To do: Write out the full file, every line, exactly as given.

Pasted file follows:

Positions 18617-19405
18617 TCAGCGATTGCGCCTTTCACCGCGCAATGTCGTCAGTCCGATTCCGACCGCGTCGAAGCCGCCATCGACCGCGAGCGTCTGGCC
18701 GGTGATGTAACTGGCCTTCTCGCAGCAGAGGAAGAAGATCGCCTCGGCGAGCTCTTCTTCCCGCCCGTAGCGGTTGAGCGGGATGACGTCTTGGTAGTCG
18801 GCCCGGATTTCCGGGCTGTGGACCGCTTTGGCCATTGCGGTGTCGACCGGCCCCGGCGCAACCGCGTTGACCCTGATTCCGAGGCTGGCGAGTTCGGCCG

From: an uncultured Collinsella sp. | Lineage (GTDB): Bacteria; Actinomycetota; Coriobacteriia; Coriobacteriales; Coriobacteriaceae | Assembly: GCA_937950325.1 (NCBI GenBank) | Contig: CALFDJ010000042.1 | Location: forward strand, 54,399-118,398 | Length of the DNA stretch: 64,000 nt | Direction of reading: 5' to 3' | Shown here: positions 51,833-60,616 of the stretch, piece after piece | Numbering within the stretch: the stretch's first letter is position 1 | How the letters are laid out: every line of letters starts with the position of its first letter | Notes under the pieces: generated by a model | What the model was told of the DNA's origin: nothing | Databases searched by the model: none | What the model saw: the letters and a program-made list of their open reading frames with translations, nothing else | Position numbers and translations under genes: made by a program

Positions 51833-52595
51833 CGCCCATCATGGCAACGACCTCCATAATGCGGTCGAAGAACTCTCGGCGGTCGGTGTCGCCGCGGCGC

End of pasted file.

Positions 18617-19405
18617 TCAGCGATTGCGCCTTTCACCGCGCAATGTCGTCAGTCCGATTCCGACCGCGTCGAAGCCGCCATCGACCGCGAGCGTCTGGCC
18701 GGTGATGTAACTGGCCTTCTCGCAGCAGAGGAAGAAGATCGCCTCGGCGAGCTCTTCTTCCCGCCCGTAGCGGTTGAGCGGGATGACGTCTTGGTAGTCG
18801 GCCCGGATTTCCGGGCTGTGGACCGCTTTGGCCATTGCGGTGTCGACCGGCCCCGGCGCAACCGCGTTGACCCTGATTCCGAGGCTGGCGAGTTCGGCCG

From: an uncultured Collinsella sp. | Lineage (GTDB): Bacteria; Actinomycetota; Coriobacteriia; Coriobacteriales; Coriobacteriaceae | Assembly: GCA_937950325.1 (NCBI GenBank) | Contig: CALFDJ010000042.1 | Location: forward strand, 54,399-118,398 | Length of the DNA stretch: 64,000 nt | Direction of reading: 5' to 3' | Shown here: positions 51,833-60,616 of the stretch, piece after piece | Numbering within the stretch: the stretch's first letter is position 1 | How the letters are laid out: every line of letters starts with the position of its first letter | Notes under the pieces: generated by a model | What the model was told of the DNA's origin: nothing | Databases searched by the model: none | What the model saw: the letters and a program-made list of their open reading frames with translations, nothing else | Position numbers and translations under genes: made by a program

Positions 51833-52595
51833 CGCCCATCATGGCAACGACCTCCATAATGCGGTCGAAGAACTCTCGGCGGTCGGTGTCGCCGCGGCGC